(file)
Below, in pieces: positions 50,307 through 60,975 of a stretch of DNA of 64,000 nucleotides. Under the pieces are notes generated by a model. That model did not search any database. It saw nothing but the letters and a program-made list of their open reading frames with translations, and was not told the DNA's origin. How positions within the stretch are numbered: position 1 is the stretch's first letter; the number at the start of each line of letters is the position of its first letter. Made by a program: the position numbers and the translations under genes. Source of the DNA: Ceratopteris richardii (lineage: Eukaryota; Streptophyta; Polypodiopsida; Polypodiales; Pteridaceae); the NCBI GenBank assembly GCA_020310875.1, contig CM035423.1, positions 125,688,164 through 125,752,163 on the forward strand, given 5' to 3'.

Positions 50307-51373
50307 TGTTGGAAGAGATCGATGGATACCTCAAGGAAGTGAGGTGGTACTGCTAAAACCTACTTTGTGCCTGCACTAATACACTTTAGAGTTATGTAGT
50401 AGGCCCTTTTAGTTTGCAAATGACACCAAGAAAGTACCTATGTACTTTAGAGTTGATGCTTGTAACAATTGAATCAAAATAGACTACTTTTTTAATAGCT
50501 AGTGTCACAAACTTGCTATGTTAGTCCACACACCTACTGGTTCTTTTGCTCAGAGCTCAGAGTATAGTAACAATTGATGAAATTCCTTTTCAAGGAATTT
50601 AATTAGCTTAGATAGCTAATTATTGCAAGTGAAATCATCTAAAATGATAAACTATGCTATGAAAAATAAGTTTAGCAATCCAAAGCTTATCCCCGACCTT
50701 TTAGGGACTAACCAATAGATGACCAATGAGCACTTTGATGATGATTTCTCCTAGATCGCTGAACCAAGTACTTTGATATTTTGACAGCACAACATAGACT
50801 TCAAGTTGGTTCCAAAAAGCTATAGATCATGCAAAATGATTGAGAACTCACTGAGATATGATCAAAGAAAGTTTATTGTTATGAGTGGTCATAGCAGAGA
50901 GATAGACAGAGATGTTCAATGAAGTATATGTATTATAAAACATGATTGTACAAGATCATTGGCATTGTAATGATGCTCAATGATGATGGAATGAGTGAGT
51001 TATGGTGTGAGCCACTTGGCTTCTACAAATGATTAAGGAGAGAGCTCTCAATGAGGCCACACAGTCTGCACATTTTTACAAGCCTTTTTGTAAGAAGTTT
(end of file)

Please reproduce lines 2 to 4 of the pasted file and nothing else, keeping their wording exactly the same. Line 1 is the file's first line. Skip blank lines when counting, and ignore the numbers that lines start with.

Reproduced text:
Positions 50307-51373
50307 TGTTGGAAGAGATCGATGGATACCTCAAGGAAGTGAGGTGGTACTGCTAAAACCTACTTTGTGCCTGCACTAATACACTTTAGAGTTATGTAGT
50401 AGGCCCTTTTAGTTTGCAAATGACACCAAGAAAGTACCTATGTACTTTAGAGTTGATGCTTGTAACAATTGAATCAAAATAGACTACTTTTTTAATAGCT